Maze Generation Algorithm - Depth First Search
Articles —> Maze Generation Algorithm - Depth First Search
There are several maze generation algorithms that can be used to randomly generate n-dimensional mazes. In this tutorial I discuss one particular maze generation algorithm that treats a completed maze as a tree, the branches of the tree representing paths through the maze. To generate the tree, a random depth-first search is used - an algorithm which builds the tree randomly until the tree, or maze, is complete. To understand this type of maze generation algorithm in more detail, it helps to understand how the maze is represented as a tree, followed by how the traversal algorithm can be used to generate the maze.
In two dimensions, a maze is a series of paths separated by walls, and to simplify the generation one can think of the maze as a 2-dimensional grid. The grid has a width and height, and each x/y position in the grid can be represented as a cell. When considered in this manner, the grid can be considered a graph G, in which each cell is a node connected to each of its four neighbors by a wall (the exception to this rule is for edge and corner cells which have 3 and 2 neighbors, respectively). The algorithm then finds, based upon a random seed, a spanning tree - or tree composed of all vertices but only some of the edges - of this graph G. The algorithm does so as follows:
- Randomly select a node (or cell) N.
- Push the node N onto a queue Q.
- Mark the cell N as visited.
- Randomly select an adjacent cell A of node N that has not been visited. If all the neighbors of N have been visited:
- Continue to pop items off the queue Q until a node is encountered with at least one non-visited neighbor - assign this node to N and go to step 4.
- If no nodes exist: stop.
- Break the wall between N and A.
- Assign the value A to N.
- Go to step 2.
The graph and resulting tree can be visualized more readily by running the algorithm on a small, 5x5 grid of cells as demonstrated in the images and video below. A) The initial graph G where each cell - or node - (depicted as a blue circle) is connected to its neighbors by an edge (depicted as a black line). B) The resulting tree in which the initial node is depicted in green, and the branches depicted in red. C) The branches of the tree represent the paths through the grid, thus the walls between each cell (node) within the tree are removed when two neighboring cells are connected by an edge within the tree, resulting in the final maze. The step-by-step process of generating this maze is illustrated in the video below.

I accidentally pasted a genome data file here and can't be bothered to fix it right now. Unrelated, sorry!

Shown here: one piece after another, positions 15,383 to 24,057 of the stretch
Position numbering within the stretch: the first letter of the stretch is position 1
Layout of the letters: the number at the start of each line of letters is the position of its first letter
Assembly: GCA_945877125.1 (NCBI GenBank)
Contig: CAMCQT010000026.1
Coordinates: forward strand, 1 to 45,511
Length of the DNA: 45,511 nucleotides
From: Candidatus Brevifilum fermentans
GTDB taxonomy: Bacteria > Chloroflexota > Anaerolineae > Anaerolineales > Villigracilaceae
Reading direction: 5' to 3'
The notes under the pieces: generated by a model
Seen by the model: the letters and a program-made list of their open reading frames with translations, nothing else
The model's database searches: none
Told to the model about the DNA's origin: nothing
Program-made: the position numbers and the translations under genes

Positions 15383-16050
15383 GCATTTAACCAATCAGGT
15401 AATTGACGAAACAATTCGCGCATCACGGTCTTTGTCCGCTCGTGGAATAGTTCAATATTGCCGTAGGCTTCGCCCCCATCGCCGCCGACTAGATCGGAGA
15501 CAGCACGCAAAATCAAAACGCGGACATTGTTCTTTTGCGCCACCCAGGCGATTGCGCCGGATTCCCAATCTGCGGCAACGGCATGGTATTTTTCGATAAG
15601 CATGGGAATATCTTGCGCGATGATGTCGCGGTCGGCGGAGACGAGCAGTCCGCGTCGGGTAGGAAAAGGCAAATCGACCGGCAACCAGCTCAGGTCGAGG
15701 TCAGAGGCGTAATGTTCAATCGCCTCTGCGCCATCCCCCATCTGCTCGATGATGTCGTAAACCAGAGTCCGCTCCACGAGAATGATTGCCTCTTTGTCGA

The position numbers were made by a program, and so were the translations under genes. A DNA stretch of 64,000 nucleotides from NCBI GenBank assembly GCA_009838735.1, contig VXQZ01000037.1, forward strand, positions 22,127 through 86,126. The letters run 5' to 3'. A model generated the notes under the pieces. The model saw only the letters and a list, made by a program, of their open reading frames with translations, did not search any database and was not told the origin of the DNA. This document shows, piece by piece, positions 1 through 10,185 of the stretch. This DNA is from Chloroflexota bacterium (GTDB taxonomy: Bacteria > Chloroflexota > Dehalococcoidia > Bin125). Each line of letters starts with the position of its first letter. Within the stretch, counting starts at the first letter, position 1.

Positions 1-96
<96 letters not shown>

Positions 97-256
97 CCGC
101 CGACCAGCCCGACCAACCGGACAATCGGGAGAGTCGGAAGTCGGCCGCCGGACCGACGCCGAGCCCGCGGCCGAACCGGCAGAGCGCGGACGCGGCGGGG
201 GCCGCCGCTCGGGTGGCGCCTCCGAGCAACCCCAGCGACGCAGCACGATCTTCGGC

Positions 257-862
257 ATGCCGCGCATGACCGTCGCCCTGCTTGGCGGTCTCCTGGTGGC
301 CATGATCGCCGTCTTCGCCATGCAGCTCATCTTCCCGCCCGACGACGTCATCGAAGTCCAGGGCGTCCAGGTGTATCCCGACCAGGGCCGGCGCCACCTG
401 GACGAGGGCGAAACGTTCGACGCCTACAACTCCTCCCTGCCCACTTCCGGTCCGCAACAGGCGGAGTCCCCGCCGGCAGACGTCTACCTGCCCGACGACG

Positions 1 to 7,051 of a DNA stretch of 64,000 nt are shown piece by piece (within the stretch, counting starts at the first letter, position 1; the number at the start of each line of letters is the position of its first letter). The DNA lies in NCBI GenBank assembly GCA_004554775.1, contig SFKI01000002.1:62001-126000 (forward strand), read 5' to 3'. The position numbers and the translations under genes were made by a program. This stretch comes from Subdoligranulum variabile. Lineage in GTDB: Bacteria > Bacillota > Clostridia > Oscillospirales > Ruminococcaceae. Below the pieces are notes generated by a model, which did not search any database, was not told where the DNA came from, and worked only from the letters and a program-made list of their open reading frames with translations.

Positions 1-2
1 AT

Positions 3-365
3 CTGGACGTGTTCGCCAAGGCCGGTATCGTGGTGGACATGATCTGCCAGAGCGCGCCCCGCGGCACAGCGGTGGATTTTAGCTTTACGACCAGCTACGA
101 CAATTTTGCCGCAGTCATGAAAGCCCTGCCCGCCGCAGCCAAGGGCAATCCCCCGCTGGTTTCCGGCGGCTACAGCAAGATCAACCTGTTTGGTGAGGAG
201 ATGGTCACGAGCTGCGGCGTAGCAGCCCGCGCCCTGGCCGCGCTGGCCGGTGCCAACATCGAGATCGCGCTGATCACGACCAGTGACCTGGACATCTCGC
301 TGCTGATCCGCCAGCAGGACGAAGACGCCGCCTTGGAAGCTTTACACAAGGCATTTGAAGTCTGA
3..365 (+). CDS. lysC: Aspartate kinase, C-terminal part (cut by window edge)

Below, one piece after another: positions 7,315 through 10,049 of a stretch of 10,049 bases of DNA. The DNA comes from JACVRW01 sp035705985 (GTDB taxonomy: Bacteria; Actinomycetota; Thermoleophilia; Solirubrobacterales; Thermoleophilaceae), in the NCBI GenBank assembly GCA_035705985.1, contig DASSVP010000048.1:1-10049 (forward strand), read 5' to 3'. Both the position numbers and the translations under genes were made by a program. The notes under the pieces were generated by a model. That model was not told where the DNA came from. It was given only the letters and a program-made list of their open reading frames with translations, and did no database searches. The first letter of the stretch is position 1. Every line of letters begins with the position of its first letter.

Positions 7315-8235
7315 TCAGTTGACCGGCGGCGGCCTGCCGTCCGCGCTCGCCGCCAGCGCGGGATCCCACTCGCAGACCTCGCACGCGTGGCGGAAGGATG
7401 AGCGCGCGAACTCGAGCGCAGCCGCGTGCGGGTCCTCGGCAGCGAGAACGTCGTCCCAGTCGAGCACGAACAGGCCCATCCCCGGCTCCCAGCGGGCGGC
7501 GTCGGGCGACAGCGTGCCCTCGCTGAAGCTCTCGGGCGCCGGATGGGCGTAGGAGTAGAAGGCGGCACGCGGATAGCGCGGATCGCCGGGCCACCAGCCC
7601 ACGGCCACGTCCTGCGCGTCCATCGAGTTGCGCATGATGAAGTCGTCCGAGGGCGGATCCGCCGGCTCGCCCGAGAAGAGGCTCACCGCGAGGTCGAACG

(A) |
(B) |
(C)
(A) A 2D grid represented as a graph, (B) the resulting random sparse tree resulting from running the algorithm described above (C) the resulting maze after the maze generation algorithm (green represents the start - or root - node).
Step-by-step generation of the tree above. Green represents the start node, red the end node (see below), and blue the current node.
The above algorithm guarantees a path between the nodes of the resulting spanning tree, thus one can generate start and end points such that the maze - to go from start to end - can be solved. A method to determine start and end points is to constrain the initial random selection in step (1) to an edge cell - a cell along the edges of the grid. To calculate the end, one can mark each edge cell as they are subsequently discovered - the size of the queue Q at that stage is an indication of both distance and difficulty. Thus choosing the most distance cell may seemingly produce the most difficult maze (sometimes this may not always be the case, as visual patterns and tree balance may also play a role in difficulty).
While the above is a simplistic representation of the algorithm, the maze can be made more complex by one or more changes to its structure, for instance increasing its size, transforming the maze coordinates, adding extra dimensions, or rendering the maze in 3D.
Maze constructed with a 100x100 grid. Both entry and exit on the right.
An oval maze. A 40x40 grid was constructed, with each wall (line) being transformed from the grid coordinate to spherical coordinates. See Mapping a Square to a Circle
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